What is Annual Revenue? Quick Explanation
Managing accounts and balancing the books are essential business owner tasks, and there are many accounting terms they have to familiarize themselves with. One of the most significant is annual revenue. In this guide, we’ll talk about what yearly revenue is, why it’s critical for business owners to understand, and discuss annual revenue vs. profit. We’ll also provide advice about calculating this section of your business finances.
What Is Annual Revenue?
Annual revenue is a financial term used to describe the amount of money a business earns, often in sales, during a fiscal year. Revenues takings only - they do not deduct business expenses. Knowing their expected and achieved annual business revenue enables company owners to monitor income before costs and track progress over time. Changes in yearly revenue are one of the primary indicators of business health.
For example, the annual revenue on your tax return is the income generated by product or service sales, as well as business-owned assets. Gross annual revenue is different from net annual income, which is what your earnings amount to once costs - e.g., supply, payroll, and damage costs - have been deducted from the total. The annual revenue abbreviation can be GAR (gross annual revenue) or ARR (annual recurring revenue).
Is Annual Revenue the Same as Sales?
Although annual revenue and sales are sometimes used interchangeably when discussing company accounting, the meaning of annual revenue goes beyond just sales, as it includes all forms of income a business reaps, such as capital donations, funding, etc. For example, if a company rents out a part of its owned premises, the proceeds will not be recorded as sales profits, but will be included in annual revenue.
How To Find Annual Revenue for a Company
To calculate your annual revenue, you need to multiply the price at which you sold products or services by the quantities of each product or service sold. That gives us the following revenue formula:
Annual Revenue = Sales Price X Number of Products Sold
Simply put, if your business priced a product at $100 and you sold 2,000 of those products during the year, your annual revenue from that would be $200,000.
However, multiplying your yearly sales by their prices is just the beginning of your accounting process. Next, you’ll subtract all the expenses your business has had in the same timeframe - that will get you the total of your annual profits.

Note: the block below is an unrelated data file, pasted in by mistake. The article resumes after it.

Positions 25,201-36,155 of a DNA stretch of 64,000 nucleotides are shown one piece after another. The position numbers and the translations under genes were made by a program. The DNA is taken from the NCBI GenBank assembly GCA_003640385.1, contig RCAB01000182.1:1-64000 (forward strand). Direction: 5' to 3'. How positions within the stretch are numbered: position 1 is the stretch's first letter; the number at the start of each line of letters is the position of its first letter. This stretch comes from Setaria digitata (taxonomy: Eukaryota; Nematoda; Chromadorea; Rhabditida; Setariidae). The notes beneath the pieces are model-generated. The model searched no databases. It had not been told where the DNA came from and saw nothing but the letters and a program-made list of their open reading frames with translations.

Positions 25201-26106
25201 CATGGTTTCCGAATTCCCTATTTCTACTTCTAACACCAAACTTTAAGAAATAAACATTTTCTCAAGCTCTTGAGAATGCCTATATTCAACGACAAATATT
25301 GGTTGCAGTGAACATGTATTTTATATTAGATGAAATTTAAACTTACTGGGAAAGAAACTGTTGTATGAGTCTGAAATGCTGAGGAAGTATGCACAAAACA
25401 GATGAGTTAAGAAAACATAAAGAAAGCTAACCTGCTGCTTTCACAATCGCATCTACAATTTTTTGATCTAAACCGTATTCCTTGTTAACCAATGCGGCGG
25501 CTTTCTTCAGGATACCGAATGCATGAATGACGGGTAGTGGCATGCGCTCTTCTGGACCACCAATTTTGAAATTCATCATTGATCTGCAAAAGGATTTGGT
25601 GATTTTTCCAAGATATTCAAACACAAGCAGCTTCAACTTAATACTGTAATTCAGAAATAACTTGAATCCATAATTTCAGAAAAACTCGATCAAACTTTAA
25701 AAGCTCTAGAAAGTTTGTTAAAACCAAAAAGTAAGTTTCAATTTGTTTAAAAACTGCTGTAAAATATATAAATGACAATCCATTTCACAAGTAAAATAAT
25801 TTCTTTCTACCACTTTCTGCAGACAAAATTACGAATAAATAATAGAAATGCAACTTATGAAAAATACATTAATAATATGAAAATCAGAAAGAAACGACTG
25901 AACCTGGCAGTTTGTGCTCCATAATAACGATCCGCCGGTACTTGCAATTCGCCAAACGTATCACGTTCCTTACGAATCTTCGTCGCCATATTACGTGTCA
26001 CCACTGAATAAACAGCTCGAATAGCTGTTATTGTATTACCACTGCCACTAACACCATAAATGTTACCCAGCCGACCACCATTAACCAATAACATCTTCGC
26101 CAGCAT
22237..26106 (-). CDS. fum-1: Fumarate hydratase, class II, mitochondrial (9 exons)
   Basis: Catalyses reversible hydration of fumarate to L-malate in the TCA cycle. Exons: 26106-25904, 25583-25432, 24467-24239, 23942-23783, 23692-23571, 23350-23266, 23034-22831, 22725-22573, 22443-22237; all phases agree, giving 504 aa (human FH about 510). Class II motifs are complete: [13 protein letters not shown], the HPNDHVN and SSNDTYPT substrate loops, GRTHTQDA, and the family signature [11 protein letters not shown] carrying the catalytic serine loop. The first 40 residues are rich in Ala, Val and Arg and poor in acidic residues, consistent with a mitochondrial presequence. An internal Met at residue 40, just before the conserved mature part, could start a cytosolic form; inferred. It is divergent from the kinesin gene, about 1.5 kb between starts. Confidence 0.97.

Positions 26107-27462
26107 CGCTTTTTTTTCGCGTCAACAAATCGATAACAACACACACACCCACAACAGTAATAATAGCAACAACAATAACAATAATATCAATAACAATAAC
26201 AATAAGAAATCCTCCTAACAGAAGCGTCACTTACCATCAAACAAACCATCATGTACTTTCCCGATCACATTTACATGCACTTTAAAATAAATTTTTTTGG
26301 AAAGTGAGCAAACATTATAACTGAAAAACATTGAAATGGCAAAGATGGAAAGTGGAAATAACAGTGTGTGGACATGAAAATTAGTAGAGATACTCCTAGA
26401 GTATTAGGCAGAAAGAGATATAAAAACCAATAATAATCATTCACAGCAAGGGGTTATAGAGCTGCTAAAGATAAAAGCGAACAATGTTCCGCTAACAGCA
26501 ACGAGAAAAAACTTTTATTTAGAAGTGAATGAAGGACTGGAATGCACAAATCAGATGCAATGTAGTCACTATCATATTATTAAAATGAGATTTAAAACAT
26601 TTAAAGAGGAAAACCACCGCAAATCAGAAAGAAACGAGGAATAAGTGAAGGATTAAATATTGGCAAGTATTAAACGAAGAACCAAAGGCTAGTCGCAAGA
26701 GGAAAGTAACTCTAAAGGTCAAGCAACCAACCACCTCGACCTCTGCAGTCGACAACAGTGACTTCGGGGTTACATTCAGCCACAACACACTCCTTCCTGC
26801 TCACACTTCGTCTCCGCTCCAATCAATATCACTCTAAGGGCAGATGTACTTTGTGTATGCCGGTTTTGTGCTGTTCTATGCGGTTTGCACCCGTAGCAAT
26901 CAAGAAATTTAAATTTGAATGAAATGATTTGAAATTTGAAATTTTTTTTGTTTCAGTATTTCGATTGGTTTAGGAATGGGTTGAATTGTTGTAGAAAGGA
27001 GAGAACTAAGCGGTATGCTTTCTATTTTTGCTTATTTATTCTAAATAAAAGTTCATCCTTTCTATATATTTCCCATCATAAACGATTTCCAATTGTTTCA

Calculating Your Net Income
If we continue with the example described above, your annual revenue is $200,000. However, your business spends $10,000 per year on developing products and another $50,000 on wages. Additional business expenses, including the business taxes you’ve filed, rent, and utilities, cost a further $10,000. You can now calculate your net income, as follows:
Annual Revenue - Expenses = Net Annual Income
The figure would be $200,000 - $10,000 - $50,000 - $10,000, which amounts to $130,000. This is a pretty decent yearly profit, especially for a small-business owner. On the other hand, if your expenses exceeded your revenue, your net income would have been negative, indicating you’re losing money, even if you had a year-over-year increase in your gross revenue.
Understanding Different Types of Revenue
There are two main types of revenue for business owners and accountants to consider. These include operating revenue and non-operating revenue.
Operating revenue is business income from the business's primary activities, e.g., sales of products and services. Non-operating revenue is income that a company generates from additional streams. Examples include:
- Asset and capital: For example, profits from selling old business equipment or machinery, office space, etc.
- Dividends: If a company invests in another business, the revenue they generate this way is classed as non-operating revenue.
- Interest: If the company lends money, or has a savings account, the money earned through interest is recorded as non-operating revenue.
- Rent: This is income generated through renting out business premises or equipment.
- Contra-revenue: Contra-revenue is a negative number covering unsold inventory or unpaid invoices.
Annual revenue is not the same as income. Yearly revenue is gross, not net, and covers income through sales, capital and assets, and all other sources, but does not deduct business expenses from that figure. Business income takes costs into account, and growing annual revenue can still result in negative net income, depending on how expensive running your business is.
To calculate one year’s revenue for your business, you will need to multiply the number of products sold by their prices for that period. For instance, if you sold 10,000 products for $10 per piece, your annual revenue for that product would be $100,000.
Sales and annual revenue are often used interchangeably, but there is a crucial difference. Annual revenue includes all your business income, and is a broader term than sales. Revenue includes income from capital and asset sales, rent, investments, and interest, for example. Gross sales only cover the total amount of money earned through sales of products and services. In other words, gross sales are one component of a company’s annual revenue.
Taxes represent revenue for the government, and companies and organizations pay taxes and subtract them from their revenue. Governments use the term “revenue” to cover their income from taxes, fees, public services, and fines. Businesses use the term revenue to describe income from sales of products and services, capital and assets, and other types of non-operating revenue.
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